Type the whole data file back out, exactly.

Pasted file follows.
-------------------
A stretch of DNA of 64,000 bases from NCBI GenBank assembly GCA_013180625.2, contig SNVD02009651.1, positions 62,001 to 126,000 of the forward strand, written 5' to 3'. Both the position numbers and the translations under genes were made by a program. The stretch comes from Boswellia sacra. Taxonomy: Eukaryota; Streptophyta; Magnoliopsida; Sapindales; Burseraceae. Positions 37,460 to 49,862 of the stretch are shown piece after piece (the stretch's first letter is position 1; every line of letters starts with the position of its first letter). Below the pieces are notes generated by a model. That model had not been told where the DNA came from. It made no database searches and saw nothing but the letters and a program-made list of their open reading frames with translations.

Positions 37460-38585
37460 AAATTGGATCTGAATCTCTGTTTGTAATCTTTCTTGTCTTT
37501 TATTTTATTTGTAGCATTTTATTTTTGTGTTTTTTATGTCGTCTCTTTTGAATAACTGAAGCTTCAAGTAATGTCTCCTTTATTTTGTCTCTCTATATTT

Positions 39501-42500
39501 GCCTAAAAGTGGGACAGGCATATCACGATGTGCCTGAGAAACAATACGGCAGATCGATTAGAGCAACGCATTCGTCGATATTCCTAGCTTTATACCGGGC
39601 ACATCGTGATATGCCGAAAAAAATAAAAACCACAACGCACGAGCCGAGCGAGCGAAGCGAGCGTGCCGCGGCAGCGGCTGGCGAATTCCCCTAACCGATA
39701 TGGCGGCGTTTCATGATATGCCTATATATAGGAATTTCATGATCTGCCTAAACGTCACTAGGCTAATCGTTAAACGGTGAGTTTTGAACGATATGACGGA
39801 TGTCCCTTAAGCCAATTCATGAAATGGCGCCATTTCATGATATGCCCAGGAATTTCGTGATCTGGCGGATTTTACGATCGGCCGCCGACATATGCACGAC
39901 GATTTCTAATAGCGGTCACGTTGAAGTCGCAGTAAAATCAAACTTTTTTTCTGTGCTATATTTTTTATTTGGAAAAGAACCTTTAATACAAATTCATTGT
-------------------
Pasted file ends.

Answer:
A stretch of DNA of 64,000 bases from NCBI GenBank assembly GCA_013180625.2, contig SNVD02009651.1, positions 62,001 to 126,000 of the forward strand, written 5' to 3'. Both the position numbers and the translations under genes were made by a program. The stretch comes from Boswellia sacra. Taxonomy: Eukaryota; Streptophyta; Magnoliopsida; Sapindales; Burseraceae. Positions 37,460 to 49,862 of the stretch are shown piece after piece (the stretch's first letter is position 1; every line of letters starts with the position of its first letter). Below the pieces are notes generated by a model. That model had not been told where the DNA came from. It made no database searches and saw nothing but the letters and a program-made list of their open reading frames with translations.

Positions 37460-38585
37460 AAATTGGATCTGAATCTCTGTTTGTAATCTTTCTTGTCTTT
37501 TATTTTATTTGTAGCATTTTATTTTTGTGTTTTTTATGTCGTCTCTTTTGAATAACTGAAGCTTCAAGTAATGTCTCCTTTATTTTGTCTCTCTATATTT

Positions 39501-42500
39501 GCCTAAAAGTGGGACAGGCATATCACGATGTGCCTGAGAAACAATACGGCAGATCGATTAGAGCAACGCATTCGTCGATATTCCTAGCTTTATACCGGGC
39601 ACATCGTGATATGCCGAAAAAAATAAAAACCACAACGCACGAGCCGAGCGAGCGAAGCGAGCGTGCCGCGGCAGCGGCTGGCGAATTCCCCTAACCGATA
39701 TGGCGGCGTTTCATGATATGCCTATATATAGGAATTTCATGATCTGCCTAAACGTCACTAGGCTAATCGTTAAACGGTGAGTTTTGAACGATATGACGGA
39801 TGTCCCTTAAGCCAATTCATGAAATGGCGCCATTTCATGATATGCCCAGGAATTTCGTGATCTGGCGGATTTTACGATCGGCCGCCGACATATGCACGAC
39901 GATTTCTAATAGCGGTCACGTTGAAGTCGCAGTAAAATCAAACTTTTTTTCTGTGCTATATTTTTTATTTGGAAAAGAACCTTTAATACAAATTCATTGT